PHIL 2010 The Ethical Life

Credit Points 10

Legacy Code 101867

Coordinator John Hadley Opens in new window

Description This subject introduces students to time-honoured ethical questions and controversies. The issues to be examined point to questions that students are likely to face at some stage during their lives: Is death always a bad thing? Is abortion immoral? Are we obligated to give to charity? Should we be vegetarian? Should you have sex outside of a committed relationship? Is ethics founded upon religion, reason or community standards? As well as examining specific issues, students will be introduced to the leading secular and theistic ethical theories.

School Humanities & Comm Arts

Discipline Philosophy

Student Contribution Band HECS Band 4 10cp

Check your fees via the Fees page.

Level Undergraduate Level 2 subject


Successful completion of 40 credit points of study in currently enrolled program.

Learning Outcomes

On successful completion of this subject, students should be able to:

  1. Demonstrate their understanding of the major positions and issues in the field of practical ethics
  2. Critically evaluate ethical theories and arguments
  3. Develop their own arguments and positions on ethical issues with clarity and rigour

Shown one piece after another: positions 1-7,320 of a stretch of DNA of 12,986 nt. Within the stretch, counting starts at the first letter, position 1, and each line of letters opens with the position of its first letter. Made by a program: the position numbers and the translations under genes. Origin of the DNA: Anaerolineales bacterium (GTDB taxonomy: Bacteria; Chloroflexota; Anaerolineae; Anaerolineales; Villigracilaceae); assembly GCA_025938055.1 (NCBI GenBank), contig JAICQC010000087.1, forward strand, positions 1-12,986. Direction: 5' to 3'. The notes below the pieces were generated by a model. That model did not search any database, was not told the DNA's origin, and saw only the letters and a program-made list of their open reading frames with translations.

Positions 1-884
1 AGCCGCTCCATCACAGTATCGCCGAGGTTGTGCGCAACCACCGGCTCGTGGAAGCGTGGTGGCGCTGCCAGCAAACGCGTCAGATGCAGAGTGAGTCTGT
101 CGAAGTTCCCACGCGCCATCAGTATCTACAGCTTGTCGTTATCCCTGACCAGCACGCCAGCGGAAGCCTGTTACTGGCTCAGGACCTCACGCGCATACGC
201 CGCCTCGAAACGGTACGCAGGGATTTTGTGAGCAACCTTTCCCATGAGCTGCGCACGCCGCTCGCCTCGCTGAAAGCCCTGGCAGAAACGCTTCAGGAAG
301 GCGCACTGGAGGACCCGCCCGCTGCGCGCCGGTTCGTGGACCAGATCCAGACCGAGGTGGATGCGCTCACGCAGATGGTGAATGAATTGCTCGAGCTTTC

Subject Content

. The foundations of right and wrong: Is ethics based on religion, reason or cultural standards? Are ethical judgments true or false?
. Survey of rival ethical theories: consequentialism, deontology, virtue theory, post-analytic ethics.
. The harm of death and the ethics of killing: abortion, euthanasia, animals, killing in self-defense and war
. Giving to charity and duties of assistance
. Non-anthropocentrism: animal rights; the moral significance of ecosystems, species, trees and other non-sentient forms of life
. Interpersonal ethics: abstinence and sex before marriage; marriage; gay marriage; having children, surrogacy
. Freedom of Speech: The contemporary relevance of Millian free speech theory; recent free speech controversies - pornography, Islamic extremism, pro-anorexia and contemporary art; the internet and free speech ideals


The following table summarises the standard assessment tasks for this subject. Please note this is a guide only. Assessment tasks are regularly updated, where there is a difference your Learning Guide takes precedence.

Type Length Percent Threshold Individual/Group Task
Short Answer not specified 25 N Individual
Essay 2000 words 40 N Individual
Essay 1500 words 35 N Individual

Prescribed Texts

  • Subject Reader